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Variation, Correlation, and Recurrence in Topologically Realistic, System-Level Earthquake Simulations

John B. Rundle, Paul B. Rundle, Andrea Donnellan, William Klein, Donald L. Turcotte, & Geoffrey Fox

Accepted 2005, SCEC Contribution #793

We focus on new, topologically realistic system-level approaches to the modeling of earthquake fault systems. Inputs to these models arise from field data, and typically include realistic fault system topologies, realistic long term slip rates, and realistic frictional parameters. Outputs from the simulations include synthetic earthquake sequences and space-time patterns, together with associated surface deformation and strain patterns that are similar to those seen in nature. By analyzing the statistical physics of the simulations, we can show that that the frictional failure physics, which includes a simple representation of a dynamic stress intensity factor, leads to self-organization of the statistical dynamics, and produces empirical statistical distributions (probability density functions: PDFs) that characterize the activity. As a first step for productively using model-based methods for earthquake forecasting, we propose that simulations be used to generate the PDFs for recurrence intervals instead of the usual practice of basing the PDFs on standard forms (Gaussian, Log Normal, Pareto, and so forth). Subsequent development of simulation-based methods should include model enhancement, data assimilation and data mining methods, and analysis techniques based on statistical physics.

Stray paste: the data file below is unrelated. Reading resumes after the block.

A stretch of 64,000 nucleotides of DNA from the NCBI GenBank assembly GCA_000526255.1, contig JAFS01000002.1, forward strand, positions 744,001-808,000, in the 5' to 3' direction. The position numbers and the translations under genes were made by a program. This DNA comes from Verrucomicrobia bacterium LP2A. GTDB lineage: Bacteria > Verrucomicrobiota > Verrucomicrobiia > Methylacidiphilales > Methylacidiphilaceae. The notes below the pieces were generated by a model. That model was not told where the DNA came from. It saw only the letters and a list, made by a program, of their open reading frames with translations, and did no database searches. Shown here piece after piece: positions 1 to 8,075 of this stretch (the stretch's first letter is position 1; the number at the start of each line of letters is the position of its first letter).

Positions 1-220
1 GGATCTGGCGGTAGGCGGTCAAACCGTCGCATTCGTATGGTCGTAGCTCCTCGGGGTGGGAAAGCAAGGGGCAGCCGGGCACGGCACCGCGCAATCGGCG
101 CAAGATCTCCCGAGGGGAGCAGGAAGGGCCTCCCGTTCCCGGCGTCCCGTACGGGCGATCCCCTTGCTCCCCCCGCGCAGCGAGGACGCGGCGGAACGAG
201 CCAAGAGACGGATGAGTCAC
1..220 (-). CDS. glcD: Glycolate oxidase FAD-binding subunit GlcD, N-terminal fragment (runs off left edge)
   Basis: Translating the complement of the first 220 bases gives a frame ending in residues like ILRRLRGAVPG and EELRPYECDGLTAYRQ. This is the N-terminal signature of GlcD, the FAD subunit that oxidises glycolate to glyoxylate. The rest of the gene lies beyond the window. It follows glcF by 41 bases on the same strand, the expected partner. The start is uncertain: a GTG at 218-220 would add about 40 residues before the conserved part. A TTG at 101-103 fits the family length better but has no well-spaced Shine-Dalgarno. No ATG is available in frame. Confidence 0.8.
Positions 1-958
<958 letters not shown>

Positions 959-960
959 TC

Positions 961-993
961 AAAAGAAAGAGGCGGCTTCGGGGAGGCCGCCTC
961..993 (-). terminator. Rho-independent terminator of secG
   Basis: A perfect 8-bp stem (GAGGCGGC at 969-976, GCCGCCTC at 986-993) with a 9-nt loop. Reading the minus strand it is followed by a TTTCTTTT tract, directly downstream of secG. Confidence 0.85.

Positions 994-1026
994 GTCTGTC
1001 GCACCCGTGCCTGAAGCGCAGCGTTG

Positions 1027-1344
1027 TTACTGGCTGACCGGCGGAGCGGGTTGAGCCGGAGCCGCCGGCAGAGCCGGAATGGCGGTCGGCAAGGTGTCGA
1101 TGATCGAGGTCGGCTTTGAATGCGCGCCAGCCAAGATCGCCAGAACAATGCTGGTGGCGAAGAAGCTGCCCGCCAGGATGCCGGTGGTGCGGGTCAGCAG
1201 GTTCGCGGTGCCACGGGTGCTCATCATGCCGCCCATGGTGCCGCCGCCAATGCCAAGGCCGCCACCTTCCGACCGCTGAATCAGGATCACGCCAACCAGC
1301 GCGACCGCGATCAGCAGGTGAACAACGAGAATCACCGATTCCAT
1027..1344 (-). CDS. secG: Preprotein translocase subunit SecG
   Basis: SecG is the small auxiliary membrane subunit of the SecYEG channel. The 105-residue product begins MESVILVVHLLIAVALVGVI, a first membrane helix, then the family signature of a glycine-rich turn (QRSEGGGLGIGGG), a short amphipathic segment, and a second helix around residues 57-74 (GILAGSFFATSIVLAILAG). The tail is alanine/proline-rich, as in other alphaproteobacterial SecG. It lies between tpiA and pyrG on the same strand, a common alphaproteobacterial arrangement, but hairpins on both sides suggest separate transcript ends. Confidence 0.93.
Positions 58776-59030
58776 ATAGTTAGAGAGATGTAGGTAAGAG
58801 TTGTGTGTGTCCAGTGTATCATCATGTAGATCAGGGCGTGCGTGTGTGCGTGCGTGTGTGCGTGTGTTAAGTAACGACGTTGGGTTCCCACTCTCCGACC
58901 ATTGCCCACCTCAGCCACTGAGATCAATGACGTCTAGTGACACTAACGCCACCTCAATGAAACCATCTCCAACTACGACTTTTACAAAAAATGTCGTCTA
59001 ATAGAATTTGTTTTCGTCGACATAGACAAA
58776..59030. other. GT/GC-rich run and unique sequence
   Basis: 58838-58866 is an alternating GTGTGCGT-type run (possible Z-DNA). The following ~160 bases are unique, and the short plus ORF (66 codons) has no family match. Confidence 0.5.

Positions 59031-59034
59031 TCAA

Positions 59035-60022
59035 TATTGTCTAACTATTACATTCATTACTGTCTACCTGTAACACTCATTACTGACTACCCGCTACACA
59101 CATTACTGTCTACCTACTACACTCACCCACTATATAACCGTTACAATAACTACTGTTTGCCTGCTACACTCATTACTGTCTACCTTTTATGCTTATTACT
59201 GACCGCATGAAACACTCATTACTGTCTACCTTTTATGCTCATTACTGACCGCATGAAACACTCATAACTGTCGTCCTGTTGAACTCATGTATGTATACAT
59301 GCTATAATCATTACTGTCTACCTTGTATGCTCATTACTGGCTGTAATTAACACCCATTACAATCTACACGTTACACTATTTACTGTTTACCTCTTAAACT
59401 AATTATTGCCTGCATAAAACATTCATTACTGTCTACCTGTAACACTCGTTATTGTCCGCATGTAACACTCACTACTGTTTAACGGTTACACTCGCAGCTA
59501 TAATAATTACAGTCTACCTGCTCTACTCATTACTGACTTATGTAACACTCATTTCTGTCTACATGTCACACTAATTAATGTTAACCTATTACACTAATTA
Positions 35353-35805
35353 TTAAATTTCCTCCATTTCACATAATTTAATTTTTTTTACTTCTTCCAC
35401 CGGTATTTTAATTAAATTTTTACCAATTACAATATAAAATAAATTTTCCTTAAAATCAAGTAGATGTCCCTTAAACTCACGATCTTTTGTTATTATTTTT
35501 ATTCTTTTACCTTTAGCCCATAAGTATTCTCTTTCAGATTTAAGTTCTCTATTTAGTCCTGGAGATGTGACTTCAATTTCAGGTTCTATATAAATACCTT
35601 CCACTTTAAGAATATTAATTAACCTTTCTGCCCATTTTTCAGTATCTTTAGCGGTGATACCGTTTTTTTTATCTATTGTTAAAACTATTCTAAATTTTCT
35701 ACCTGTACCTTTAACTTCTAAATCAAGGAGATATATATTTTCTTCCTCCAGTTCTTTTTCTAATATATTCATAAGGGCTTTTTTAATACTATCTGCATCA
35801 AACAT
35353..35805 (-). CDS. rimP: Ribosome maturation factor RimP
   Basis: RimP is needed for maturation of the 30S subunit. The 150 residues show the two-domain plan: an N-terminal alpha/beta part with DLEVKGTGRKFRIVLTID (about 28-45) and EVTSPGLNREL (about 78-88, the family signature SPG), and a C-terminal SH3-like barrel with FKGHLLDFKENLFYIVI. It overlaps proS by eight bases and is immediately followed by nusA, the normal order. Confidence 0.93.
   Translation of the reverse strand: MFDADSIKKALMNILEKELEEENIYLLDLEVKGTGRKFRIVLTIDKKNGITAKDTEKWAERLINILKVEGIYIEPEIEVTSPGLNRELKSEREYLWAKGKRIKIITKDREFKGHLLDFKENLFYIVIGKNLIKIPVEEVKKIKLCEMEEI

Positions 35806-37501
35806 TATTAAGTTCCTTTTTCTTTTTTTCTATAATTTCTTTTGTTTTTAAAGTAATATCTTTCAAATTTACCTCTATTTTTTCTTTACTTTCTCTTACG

Rundle, J. B., Rundle, P. B., Donnellan, A., Klein, W., Turcotte, D. L., & Fox, G. (2005). Variation, Correlation, and Recurrence in Topologically Realistic, System-Level Earthquake Simulations. Presentation at 4th ACES Workshop.